Curling’s wife, Hyacinth Sulph-Curling; daughters Nicole and Deone; Jamaica’s Consul General, George Ramocan; former legislative assembly of Ontario House speaker, David Warner; retired politician, Gerry Phillips; Jamaican Canadian Association president, Audrey Campbell; city councillor, Raymond Cho; superintendent of education, Nadira Persaud and MPP’s Michael Coteau, Tracy MacCharles and Bas Balkissoon attended the opening ceremony.
“This school is a treasure because it’s ideally located overlooking the Rouge River,” said Balkissoon who replaced Curling as the Scarborough-Rouge River provincial representative in November 2005. “The students are so lucky to come to an institution that has so many modern resources for learning and teaching and is named after an icon in our community.”
The diverse student population actively participated in the opening ceremony through drumming, song and dance.
Curling joins Barbadian-born Harold Brathwaite as the only Canadians of Caribbean descent with schools in the Greater Toronto Area bearing their names. Harold Brathwaite Secondary School was opened in Brampton in 2003. Brathwaite was Canada’s first Black director of education.
Entering politics in 1984, Curling lost the nomination for York-Scarborough in the federal elections by just five votes to former Toronto Mayor June Rowlands, the personal choice of then Liberal leader, John Turner. She lost the election.
Despite being a political neophyte, Curling displayed extraordinary savvy and gained the trust of Scarborough’s provincial Liberals and those in other areas by publicly supporting the candidate who had defeated him in the federal riding nomination.
The support paid dividends with Curling securing a landslide win in May 1985 in what was then Canada’s largest riding. He received 31,842 votes, which was some 8,000 more than the Progressive Conservative party candidate, Carole Noble. The victory was significant in that it ended a 22-year Conservative reign in the riding.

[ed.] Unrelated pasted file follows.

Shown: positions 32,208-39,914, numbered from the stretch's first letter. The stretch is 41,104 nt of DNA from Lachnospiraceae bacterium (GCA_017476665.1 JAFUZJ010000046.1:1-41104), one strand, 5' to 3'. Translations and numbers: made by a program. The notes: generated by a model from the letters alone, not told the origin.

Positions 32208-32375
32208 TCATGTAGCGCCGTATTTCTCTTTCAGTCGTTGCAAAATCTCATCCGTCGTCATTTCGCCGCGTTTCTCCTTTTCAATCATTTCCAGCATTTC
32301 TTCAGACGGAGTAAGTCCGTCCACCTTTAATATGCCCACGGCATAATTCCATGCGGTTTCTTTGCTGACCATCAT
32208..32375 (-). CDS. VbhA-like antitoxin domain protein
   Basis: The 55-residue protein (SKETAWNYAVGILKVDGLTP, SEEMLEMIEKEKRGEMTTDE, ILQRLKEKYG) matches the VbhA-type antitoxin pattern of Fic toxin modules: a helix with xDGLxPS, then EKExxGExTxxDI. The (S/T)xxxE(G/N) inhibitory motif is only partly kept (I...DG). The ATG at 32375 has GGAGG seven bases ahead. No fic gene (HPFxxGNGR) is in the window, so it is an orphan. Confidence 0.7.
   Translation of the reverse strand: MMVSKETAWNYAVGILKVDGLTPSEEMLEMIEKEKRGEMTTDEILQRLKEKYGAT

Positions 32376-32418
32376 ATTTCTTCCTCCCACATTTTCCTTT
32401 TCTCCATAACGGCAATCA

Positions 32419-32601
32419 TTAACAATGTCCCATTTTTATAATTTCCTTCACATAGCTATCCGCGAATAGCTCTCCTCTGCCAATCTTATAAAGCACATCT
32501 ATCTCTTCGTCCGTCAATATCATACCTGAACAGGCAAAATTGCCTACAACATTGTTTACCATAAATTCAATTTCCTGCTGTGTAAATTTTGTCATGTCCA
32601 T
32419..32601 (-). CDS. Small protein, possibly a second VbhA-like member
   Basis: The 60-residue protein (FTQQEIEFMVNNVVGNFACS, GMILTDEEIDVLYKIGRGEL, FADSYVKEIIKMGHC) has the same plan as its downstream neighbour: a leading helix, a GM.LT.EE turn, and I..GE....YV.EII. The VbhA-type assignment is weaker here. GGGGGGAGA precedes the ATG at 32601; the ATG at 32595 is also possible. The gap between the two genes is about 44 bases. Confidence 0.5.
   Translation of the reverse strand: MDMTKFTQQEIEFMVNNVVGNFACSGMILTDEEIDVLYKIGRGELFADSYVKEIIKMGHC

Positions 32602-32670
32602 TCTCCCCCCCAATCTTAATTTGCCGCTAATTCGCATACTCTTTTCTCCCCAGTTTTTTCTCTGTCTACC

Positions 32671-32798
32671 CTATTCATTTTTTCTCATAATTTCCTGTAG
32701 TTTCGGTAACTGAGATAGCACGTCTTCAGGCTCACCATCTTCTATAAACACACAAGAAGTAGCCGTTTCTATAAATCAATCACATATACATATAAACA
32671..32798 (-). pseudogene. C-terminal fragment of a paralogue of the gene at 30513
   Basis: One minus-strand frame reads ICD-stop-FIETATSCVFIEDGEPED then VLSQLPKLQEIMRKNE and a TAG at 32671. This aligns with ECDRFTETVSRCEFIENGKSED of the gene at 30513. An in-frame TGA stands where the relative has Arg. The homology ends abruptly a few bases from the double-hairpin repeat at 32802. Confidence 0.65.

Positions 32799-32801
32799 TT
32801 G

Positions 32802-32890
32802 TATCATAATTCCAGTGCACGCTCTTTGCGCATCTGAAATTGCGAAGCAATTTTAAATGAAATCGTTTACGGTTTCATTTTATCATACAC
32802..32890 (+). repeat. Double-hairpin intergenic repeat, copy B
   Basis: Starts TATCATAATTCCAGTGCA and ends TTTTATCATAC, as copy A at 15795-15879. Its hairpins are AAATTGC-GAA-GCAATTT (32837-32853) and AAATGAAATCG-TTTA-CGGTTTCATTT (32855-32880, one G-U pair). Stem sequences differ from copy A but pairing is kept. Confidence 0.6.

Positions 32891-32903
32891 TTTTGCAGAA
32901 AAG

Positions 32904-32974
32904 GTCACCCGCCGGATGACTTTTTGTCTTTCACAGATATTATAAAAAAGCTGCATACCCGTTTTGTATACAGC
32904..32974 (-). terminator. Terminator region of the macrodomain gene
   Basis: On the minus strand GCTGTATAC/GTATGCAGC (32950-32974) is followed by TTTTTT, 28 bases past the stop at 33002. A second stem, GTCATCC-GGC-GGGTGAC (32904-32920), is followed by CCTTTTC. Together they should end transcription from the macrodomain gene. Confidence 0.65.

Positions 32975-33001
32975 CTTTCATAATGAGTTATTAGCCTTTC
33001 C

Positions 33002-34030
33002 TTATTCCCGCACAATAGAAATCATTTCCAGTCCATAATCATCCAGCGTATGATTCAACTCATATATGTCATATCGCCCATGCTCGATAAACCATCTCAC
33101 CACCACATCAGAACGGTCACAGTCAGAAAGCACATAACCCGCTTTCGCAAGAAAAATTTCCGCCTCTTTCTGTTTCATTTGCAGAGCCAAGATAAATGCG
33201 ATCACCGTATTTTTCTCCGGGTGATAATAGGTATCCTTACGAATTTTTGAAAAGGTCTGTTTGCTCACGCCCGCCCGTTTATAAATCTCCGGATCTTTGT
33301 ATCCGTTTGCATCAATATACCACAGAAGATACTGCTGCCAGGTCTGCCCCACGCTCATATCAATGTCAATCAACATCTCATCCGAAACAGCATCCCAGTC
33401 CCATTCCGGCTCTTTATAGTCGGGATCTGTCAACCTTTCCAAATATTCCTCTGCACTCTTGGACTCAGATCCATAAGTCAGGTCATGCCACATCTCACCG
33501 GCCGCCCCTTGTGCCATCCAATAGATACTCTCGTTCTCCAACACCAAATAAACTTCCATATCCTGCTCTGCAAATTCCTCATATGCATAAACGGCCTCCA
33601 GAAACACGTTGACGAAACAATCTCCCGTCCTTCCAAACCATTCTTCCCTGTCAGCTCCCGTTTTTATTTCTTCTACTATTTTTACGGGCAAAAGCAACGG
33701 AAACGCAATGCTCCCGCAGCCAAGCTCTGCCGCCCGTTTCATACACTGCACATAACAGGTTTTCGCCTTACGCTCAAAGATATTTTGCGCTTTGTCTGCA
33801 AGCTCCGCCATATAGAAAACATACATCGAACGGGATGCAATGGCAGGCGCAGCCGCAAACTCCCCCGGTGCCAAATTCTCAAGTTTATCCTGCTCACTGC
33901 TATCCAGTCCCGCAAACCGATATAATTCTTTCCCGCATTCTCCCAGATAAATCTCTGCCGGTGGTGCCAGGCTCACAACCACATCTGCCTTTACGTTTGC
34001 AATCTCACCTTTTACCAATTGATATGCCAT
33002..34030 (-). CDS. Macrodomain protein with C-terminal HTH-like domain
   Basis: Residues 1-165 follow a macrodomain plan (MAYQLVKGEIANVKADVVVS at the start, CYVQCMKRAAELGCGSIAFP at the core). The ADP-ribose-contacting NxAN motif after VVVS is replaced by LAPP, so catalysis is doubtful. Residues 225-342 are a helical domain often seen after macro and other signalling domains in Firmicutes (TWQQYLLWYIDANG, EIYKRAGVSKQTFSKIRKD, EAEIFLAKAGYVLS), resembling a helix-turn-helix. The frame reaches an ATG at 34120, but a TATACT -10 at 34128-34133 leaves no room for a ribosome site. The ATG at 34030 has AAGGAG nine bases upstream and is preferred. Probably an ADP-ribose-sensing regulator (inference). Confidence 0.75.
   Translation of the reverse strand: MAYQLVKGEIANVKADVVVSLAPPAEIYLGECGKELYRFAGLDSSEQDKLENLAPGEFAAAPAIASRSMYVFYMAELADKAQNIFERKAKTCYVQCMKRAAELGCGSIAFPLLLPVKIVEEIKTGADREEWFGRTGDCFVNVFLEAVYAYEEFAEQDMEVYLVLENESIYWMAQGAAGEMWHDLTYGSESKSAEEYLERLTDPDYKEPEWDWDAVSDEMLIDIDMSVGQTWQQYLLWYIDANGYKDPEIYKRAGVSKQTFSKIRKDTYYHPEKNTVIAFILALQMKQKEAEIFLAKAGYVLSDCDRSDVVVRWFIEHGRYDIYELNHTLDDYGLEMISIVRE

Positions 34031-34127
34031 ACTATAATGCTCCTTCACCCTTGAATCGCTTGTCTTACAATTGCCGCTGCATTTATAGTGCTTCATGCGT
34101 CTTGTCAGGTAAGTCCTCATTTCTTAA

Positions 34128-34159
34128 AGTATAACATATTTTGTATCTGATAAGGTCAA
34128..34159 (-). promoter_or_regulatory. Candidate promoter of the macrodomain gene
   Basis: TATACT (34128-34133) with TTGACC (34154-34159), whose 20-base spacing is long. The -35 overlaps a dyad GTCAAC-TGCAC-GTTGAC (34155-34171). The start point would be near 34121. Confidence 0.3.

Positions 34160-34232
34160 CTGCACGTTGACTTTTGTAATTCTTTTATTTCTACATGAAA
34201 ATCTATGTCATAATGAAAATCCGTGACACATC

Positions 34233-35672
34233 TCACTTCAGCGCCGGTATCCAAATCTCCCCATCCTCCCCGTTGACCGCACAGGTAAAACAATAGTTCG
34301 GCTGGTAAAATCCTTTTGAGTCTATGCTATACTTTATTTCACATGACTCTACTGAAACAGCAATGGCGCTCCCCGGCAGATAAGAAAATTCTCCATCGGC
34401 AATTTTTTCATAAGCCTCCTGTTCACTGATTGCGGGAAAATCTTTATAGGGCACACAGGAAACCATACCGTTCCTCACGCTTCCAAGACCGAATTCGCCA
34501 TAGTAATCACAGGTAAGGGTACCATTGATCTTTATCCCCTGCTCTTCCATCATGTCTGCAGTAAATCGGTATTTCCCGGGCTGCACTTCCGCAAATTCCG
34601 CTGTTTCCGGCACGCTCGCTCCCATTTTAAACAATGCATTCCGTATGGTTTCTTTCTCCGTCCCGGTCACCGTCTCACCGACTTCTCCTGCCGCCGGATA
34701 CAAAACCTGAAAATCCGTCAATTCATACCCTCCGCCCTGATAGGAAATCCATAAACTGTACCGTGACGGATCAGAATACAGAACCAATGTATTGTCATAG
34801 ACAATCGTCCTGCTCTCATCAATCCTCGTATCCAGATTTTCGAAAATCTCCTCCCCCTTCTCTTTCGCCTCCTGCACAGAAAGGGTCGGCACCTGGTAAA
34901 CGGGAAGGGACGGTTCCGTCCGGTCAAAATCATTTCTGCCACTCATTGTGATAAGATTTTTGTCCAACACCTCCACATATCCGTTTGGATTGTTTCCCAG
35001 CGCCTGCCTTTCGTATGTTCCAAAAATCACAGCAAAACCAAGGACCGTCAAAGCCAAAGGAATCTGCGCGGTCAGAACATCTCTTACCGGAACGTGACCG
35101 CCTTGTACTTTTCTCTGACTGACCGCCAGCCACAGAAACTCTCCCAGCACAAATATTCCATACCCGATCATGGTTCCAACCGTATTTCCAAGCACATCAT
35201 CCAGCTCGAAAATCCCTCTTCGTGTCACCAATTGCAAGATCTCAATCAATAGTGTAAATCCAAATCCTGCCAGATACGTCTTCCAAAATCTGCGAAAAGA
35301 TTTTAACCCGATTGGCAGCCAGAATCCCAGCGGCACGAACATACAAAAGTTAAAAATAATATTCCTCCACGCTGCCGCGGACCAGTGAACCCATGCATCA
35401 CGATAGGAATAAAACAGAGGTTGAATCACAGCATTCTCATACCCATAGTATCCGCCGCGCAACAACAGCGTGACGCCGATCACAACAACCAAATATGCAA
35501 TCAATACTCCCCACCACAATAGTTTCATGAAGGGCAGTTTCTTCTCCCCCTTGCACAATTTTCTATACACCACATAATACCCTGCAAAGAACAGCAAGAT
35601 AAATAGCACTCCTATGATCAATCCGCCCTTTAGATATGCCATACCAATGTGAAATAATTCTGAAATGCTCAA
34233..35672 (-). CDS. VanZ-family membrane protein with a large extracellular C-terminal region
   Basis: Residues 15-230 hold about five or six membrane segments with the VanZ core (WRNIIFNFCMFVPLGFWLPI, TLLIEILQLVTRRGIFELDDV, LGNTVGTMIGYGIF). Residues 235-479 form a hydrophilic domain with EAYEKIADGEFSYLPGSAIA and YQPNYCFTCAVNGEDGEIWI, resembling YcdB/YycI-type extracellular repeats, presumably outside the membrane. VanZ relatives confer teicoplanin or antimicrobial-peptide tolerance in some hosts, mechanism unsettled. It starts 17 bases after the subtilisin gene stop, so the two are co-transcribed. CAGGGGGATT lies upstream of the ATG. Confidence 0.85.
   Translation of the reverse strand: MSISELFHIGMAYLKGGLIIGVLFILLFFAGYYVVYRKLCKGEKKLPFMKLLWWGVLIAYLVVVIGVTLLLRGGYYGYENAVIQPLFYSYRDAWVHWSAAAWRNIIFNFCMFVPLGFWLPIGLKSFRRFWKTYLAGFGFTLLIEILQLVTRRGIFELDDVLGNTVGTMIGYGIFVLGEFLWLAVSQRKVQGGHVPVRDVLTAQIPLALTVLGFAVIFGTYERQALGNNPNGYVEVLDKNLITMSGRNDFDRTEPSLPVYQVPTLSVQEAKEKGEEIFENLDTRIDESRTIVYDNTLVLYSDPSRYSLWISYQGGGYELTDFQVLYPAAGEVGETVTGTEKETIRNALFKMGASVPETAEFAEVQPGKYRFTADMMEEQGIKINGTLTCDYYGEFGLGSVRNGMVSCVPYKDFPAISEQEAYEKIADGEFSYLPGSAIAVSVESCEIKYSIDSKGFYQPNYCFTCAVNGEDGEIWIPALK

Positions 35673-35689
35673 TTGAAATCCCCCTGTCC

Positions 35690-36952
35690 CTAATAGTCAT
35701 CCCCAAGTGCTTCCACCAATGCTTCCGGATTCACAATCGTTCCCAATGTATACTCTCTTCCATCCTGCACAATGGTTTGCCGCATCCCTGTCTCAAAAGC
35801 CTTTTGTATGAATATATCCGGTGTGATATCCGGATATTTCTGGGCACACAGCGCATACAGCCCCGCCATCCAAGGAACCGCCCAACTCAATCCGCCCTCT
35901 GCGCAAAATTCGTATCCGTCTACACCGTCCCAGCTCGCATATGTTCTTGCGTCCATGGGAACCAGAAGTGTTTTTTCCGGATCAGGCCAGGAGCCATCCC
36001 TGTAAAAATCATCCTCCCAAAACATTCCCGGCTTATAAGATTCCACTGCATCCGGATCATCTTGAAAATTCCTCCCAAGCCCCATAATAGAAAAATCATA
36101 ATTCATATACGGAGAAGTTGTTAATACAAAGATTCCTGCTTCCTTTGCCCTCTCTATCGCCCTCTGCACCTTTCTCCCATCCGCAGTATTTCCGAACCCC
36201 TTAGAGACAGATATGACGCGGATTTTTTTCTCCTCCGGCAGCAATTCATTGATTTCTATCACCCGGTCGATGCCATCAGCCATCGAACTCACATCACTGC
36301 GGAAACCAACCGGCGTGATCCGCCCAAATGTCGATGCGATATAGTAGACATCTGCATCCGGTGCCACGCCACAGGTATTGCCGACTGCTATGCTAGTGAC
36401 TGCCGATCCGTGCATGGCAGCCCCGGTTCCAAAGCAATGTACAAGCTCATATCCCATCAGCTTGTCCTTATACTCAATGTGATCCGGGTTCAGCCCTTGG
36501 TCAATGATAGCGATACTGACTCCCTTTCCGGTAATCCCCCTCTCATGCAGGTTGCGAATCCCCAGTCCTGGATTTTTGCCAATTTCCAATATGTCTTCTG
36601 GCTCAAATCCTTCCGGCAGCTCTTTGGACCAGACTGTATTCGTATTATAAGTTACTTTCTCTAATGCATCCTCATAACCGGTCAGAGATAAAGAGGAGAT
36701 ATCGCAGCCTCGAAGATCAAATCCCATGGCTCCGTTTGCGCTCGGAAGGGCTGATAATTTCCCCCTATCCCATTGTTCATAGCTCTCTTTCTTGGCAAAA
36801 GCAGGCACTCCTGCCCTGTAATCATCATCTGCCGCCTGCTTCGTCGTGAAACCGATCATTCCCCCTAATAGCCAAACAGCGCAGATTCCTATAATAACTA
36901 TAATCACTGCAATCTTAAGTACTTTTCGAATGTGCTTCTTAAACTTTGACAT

As a member of the provincial Liberal government between 1985 and 1990, Curling served as Minister of Housing and Minister of Skills Development with special responsibility for literacy, Minister of Intergovernmental Affairs and parliamentary assistant to then Premier David Peterson.
In opposition, he served in various critic roles and was an active voice in the Liberal caucus.
Nearly two decades ago, Curling engaged in a much-publicized 18-hour filibuster-like protest against the Mike Harris government’s Omnibus Bill 26, claiming a lack of public consultation. A group of fellow Liberals and New Democratic Party opposition members formed a cordon around him to prevent his removal after he was ordered expelled from the legislature for using what was judged to be “un-parliamentary language”.
The Bill, which sought to change 47 existing pieces of legislation at the same time that would have affected a wide variety of government departments and ministries, was eventually passed on January 30, 1996 following amendments that the government had not planned to make.
Since retiring from politics, Curling teamed up with former Ontario chief justice and attorney general Roy McMurtry to author a youth violence report and, two years ago, he was appointed strategic adviser on youth opportunities to the province’s Minister of Children & Youth Services.
He has also used his extensive political knowledge to help Jamaican-born Mary Anne Chambers, Margarett Best and Mitzie Hunter win provincial elections in Scarborough-Guildwood.